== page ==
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Found 15 results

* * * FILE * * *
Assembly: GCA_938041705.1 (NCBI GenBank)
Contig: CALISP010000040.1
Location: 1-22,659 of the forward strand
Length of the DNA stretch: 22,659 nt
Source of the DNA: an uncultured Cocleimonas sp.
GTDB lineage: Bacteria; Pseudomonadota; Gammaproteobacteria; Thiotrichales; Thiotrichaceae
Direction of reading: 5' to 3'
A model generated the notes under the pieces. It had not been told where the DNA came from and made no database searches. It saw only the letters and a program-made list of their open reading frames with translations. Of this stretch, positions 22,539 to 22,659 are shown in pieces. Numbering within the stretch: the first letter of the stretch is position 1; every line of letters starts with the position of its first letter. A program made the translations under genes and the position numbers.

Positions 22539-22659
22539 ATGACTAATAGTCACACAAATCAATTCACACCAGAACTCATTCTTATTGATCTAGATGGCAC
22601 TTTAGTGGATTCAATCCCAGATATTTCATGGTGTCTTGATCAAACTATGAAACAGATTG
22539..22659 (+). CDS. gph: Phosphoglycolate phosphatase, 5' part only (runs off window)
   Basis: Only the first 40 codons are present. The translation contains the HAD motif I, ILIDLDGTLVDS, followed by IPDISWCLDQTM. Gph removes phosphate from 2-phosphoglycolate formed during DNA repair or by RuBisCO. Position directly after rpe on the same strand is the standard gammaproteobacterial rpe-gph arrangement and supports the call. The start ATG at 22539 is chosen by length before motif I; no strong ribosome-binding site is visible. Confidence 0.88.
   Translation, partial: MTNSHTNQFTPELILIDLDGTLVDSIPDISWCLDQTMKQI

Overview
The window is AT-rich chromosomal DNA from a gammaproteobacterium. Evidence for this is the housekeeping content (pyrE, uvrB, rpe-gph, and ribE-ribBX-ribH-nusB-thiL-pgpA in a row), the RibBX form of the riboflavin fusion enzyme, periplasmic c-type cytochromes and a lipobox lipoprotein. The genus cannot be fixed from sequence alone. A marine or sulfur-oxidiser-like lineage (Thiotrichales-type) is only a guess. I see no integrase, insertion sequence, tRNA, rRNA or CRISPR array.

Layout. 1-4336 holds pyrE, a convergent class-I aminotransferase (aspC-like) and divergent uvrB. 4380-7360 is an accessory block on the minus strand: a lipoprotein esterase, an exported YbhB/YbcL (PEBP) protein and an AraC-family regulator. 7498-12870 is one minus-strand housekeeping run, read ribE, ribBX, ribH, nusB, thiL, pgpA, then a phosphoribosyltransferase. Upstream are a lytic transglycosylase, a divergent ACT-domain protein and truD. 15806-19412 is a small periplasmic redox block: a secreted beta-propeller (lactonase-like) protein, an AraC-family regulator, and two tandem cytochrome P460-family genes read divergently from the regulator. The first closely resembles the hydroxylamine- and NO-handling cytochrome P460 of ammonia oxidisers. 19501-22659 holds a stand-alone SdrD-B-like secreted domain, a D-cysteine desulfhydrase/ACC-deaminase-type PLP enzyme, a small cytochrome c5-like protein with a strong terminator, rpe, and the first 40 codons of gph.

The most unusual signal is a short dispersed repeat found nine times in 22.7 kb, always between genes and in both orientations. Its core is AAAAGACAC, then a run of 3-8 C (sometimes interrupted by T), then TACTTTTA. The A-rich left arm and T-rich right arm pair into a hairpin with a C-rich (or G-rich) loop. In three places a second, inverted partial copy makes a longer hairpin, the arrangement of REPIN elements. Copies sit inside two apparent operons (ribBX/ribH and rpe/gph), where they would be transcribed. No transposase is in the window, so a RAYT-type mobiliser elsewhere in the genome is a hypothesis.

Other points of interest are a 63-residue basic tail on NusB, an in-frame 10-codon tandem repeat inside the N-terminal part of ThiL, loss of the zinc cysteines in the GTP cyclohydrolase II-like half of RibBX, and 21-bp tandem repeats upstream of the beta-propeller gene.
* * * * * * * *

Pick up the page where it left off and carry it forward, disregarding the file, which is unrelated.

1. Greetings, friend. You may have noticed that many of the illustrations in the Stormlight Archives contain strange markings. I have determined that these markings are writing, and I have undertaken to decipher their messages. Crazy? Perhaps. But these markings are not simply decorative. They contain information about the Cosmere, hidden in plain sight. In The Way of Kings, we are introduced to the Alethi script. This is the writing system used by female scribes and scholars in Alethkar, understand? It shows up in the labels of Navani’s Notebook: Since the novel was first published in English, the labels were also “translated” into English, but Alethi letters were used to preserve the feel of the original diagrams. Each symbol stands for one letter – however Alethi has some letters that are not found in English (Th, Sh, Ch), and English has some letters that are not found in Alethi (C, Q, X, W). In Words of Radiance, we learn more about the languages of Roshar. Alethi script reappears, with greater variety. Navani’s Notebook again provides straightforward diagram labels directly transliterated from English into Alethi: (Translation credit goes to cris34b: Shallan’s sketchbook provides more cryptic text, friend. First spotted and translated by jcoop513, the text here is hidden, and is written phonetically so that each letter is an approximation of how it sounds when spoken aloud. Based on the context, this is most likely a page of Jasnah's notes that Shallan appropriated to use as sketchpaper. Note that the transliteration of Jasnah's writing is very different from that of Navani's. Read aloud, the passage would be thus: Translation efforts are ongoing at KalynaAnne traced over the partially-obscured letters by hand and was able to reconstruct several missing words: Alethi is not the only language spoken on Roshar. That would be crazy. The Map of the Southern Frostlands introduces us to the written language used in Thaylenah: As with Alethi script, the Thaylen in this illustration is simply transliterated English, and can be deciphered using the following key: Thaylen people are renown for smashing their consonants together when they speak, and this is reflected in their writing. Written Thaylen has no vowels and is written vertically, understand? Both the Alethi and Thaylen pages include numerals. Just as many different nations on Earth employ Arabic numerals (1, 2, 3, etc.) is quite possible that all Vorin peoples (indeed perhaps most inhabitants of Roshar!) use the same numerals, even if their written languages differ. The numbers are written as follows: And now we come to glyphs, friend. Glyphs are written in syllables, with each syllable corresponding to a certain subcomponent of the glyph. Glyphs can be written three ways: a “standard” blocky form with syllables somewhat similar to Thaylen consonants, a “radial” form in which the glyph is warped to form a circular shape, and a “calligraphic” form in which the glyph can be warped into any shape. Often, the shape of a calligraphic glyph is reminiscent of the word it contains. Extra lines that do not represent syllables can be added to enhance the effect. For instance, a bookseller might advertise the name of his shop with a glyph shaped to resemble a book, understand? Many men in Alethkar are illiterate, relying on their wives or sisters to read documents to them aloud, but most can recognize certain important glyphs based on their shape alone. Alethi glyphs are not simply transliterations of English, but represent words in the Alethi language. The esteemed jofwu has compiled images of all known glyphs in another thread. Edit: The next bit is obsolete, as of Oathbringer. See p.519 for a key directly from the Calligrapher's Guild, courtesy of Nazh. My efforts to decipher the Alethi glyphs are ongoing, friend, but I present here what I speculate thus far: Please refer to the further pages in this thread for the latest developments in the 17th Shard's ongoing efforts to decipher these glyphs. Original first post, for posterity: